Spearfishers have often been maligned as indiscriminate killers because no catch-and-release method seemed possible. In reality, spearfishers have practiced catch and release in different ways for decades.
One method involves pulling a trigger on a camera instead of the speargun carried by the hunter or a buddy.
I know world record spearfishers who have had marlin dead in their sights and chose not to fire. It's no simple feat to capture quality photographs or video of wary prize fish, due to their speargun awareness. The very selective nature of spearfishing not only reduces by-catch and incidental mortality, but also gives a hunter an often-practiced option to count a personal coup by just cocking a thumb and firing only a pointing finger.
Some might argue that the shooter could have missed the shot as no touch was actually made. Paintball warriors are proof that technology can solve such problems in a shooting sport. Not long ago I experimented with attaching blunt rubber tips to my spears and did count as a coup a few nice sized sheepshead during the grouper and snapper closed seasons.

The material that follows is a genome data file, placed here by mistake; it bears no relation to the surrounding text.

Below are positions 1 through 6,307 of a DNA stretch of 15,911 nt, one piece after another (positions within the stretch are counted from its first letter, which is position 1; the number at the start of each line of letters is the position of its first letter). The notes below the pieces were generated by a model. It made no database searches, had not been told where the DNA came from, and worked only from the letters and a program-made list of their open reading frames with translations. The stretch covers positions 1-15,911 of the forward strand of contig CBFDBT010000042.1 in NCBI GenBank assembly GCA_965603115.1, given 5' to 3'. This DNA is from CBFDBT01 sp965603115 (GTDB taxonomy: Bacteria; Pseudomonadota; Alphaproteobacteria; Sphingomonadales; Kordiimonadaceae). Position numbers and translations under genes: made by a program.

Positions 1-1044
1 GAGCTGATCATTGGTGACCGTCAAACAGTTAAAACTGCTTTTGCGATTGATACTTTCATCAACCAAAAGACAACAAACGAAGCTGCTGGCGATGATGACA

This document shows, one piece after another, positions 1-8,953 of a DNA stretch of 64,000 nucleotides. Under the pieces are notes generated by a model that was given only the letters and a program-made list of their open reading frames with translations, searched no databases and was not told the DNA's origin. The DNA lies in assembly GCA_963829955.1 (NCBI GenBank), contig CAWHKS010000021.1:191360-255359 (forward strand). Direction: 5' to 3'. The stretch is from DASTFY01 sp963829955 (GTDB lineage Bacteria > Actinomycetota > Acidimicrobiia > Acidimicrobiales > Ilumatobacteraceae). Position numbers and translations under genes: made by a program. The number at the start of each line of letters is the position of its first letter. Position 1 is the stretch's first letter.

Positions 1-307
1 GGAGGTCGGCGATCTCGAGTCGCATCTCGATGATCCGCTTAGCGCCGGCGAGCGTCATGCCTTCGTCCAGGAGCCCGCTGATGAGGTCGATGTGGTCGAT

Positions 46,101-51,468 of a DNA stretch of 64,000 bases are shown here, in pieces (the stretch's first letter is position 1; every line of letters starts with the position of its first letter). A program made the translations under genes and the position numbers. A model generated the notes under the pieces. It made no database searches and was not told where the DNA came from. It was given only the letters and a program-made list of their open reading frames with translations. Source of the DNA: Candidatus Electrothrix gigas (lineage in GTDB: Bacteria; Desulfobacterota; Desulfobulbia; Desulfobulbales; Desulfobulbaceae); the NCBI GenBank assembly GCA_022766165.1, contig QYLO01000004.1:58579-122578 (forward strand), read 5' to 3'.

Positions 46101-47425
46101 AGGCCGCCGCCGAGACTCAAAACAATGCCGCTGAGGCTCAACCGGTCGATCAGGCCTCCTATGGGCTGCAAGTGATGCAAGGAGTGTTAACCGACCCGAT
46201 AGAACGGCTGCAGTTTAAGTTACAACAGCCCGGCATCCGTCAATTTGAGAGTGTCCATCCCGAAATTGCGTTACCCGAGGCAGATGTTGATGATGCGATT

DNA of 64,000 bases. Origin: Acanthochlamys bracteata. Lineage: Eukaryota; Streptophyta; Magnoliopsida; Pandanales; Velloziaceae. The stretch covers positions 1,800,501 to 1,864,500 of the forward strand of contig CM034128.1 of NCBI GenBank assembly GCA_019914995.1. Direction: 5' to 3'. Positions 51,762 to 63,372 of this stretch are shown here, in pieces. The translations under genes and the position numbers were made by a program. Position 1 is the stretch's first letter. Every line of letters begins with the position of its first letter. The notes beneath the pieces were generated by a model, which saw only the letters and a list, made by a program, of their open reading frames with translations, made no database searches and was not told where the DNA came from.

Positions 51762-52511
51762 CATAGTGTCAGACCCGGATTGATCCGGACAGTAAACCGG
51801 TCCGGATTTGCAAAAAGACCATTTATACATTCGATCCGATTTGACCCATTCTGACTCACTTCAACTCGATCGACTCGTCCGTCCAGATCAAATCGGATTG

Keys to leaving the fish unharmed were the use of weak bands and shooting from a challenging distance that still allowed proper placement of the shot to a hard area, such as the bony parts of the head. Speared fish often survive grazed shots, but often die when gutshot. With more restrictive regulations on the way, I plan to further pursue "shoot and release" methods inspired by our hook and line fishing brothers and sisters.
Chad Carney teaches diving and spearfishing in the Tampa Bay area and can be called at (727) 423-7775 or visit his Web site at mobilescuba.com.